Issue in state forest is DCR, not pipelines
To the editor:
As former owners of a significant parcel of property in Sandisfield, we offer the following comments on the land now owned by the commonwealth of Massachusetts and the proposed Tenneco pipeline extension project that crosses the property. We are neither for or against this project as we have been done this road before.
Regarding the old growth forest, it has never been affected by the precious construction and installation of the two existing pipelines, nor by the ongoing maintenance activities. Restrictions were placed on timber cutting in the past to protect and preserve this area. It stands today as it has for more than 300 years.
Two pipelines have been installed since 1950 and we do not see any property desecration. In fact, the cleared right-of-war provides feed for deer, turkey and other wild game. Multiple benefits for the general public are realized through hiking, snowmobiling, and hunting and fishing access. These lines have been crossed and have been installed through wetlands and beneath streams, but we see no adverse effects on the environment and water quality.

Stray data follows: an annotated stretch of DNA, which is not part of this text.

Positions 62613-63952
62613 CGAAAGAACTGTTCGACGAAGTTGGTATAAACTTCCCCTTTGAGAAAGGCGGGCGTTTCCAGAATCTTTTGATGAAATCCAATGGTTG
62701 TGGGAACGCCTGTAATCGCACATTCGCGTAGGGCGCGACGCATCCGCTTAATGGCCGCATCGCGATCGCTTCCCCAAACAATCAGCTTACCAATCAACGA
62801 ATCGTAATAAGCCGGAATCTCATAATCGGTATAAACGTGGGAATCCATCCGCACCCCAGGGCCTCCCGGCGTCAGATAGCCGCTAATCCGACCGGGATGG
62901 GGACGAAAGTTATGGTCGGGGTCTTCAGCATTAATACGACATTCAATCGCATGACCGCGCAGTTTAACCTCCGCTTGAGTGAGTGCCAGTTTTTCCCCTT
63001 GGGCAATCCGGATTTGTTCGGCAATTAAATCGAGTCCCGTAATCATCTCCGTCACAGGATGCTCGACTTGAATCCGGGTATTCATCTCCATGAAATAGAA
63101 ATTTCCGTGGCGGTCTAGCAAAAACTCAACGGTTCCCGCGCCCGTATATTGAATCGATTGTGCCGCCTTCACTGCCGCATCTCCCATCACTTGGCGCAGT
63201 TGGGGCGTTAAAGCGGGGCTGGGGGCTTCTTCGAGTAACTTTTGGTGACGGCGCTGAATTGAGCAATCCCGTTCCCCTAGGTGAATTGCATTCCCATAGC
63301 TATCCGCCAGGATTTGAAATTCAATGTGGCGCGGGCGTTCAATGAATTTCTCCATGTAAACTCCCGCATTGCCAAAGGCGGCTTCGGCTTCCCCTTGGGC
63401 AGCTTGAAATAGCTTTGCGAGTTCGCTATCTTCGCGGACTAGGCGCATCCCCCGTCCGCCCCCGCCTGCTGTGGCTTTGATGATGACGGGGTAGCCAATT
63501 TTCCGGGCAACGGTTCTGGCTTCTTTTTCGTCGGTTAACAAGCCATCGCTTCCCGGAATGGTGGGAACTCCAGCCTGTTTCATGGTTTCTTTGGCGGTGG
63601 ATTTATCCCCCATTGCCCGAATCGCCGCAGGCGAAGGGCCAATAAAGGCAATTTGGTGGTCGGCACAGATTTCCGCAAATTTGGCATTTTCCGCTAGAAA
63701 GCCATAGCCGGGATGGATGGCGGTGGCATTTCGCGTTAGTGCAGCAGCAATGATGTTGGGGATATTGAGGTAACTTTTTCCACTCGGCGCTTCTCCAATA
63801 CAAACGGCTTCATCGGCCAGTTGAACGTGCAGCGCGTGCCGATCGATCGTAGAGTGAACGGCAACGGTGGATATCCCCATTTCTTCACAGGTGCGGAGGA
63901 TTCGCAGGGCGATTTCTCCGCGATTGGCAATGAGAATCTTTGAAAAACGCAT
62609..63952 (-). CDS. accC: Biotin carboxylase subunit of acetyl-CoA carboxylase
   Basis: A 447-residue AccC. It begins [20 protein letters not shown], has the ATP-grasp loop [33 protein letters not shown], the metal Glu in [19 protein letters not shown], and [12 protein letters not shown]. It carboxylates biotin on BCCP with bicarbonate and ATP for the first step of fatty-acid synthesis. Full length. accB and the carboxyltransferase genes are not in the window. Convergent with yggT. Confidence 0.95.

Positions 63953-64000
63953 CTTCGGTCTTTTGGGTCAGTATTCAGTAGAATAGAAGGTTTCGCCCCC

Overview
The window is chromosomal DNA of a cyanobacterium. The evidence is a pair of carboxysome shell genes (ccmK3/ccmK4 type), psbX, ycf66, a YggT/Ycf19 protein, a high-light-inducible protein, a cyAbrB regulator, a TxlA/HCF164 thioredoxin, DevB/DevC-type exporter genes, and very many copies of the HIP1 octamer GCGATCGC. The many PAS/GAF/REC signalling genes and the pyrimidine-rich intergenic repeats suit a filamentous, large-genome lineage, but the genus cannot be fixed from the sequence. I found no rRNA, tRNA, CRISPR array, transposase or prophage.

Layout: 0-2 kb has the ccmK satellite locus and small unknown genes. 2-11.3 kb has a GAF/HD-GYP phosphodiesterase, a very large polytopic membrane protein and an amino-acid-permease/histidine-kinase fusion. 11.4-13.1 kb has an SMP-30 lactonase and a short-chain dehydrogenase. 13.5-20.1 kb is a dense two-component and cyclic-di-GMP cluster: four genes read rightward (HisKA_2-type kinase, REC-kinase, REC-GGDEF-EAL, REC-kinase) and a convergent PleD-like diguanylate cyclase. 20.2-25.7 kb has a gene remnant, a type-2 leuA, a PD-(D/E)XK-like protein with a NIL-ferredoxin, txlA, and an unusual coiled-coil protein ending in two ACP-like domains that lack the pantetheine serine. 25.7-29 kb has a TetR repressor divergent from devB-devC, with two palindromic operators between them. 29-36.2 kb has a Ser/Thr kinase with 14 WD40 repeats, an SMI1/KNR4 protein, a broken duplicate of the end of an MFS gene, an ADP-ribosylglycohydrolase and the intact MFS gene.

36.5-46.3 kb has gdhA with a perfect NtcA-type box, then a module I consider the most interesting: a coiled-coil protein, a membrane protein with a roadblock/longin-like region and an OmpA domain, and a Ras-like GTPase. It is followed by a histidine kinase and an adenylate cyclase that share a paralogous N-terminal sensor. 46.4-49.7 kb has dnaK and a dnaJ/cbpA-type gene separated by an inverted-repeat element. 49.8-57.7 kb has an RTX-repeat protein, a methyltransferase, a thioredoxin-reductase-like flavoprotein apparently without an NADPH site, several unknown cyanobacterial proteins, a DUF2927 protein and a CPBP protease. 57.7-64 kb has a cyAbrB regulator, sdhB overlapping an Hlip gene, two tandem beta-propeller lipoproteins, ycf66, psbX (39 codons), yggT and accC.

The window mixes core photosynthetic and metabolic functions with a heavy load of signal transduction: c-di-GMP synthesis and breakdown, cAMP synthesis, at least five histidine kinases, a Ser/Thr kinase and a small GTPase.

With reference to the supposed destruction of Spectacle Pond by the water used to purge the proposed new extension, this has been done twice before during the previous installations without detrimental effects, and today we do not seen any charge in the pond water level, nor any water quality changes compared to its condition 60 or more years ago.
The commonwealth acquired the property circa 2006. Since this acquisition, minimal maintenance and improvement efforts have been put forth by the Department of Conservation and Recreation (DCR). Overall, the property has significantly deteriorated. Farm buildings and former residences have been ignored, in total disrepair and buildings falling down or are poised to imminently do so.
The fields and pastures that provided a quality living for the owners through agriculture are giving way to brush and are nearly impossible to walk through. Usable cabins at the time of DCR's acquisition are severely vandalized and totally useless. The entire property is in a sad state of total neglect.
The commonwealth spends millions of taxpayer dollars to acquire more land and forests that far exceed DCR's capability to maintain or improve.
Ronald and Nancy Loring, Monterey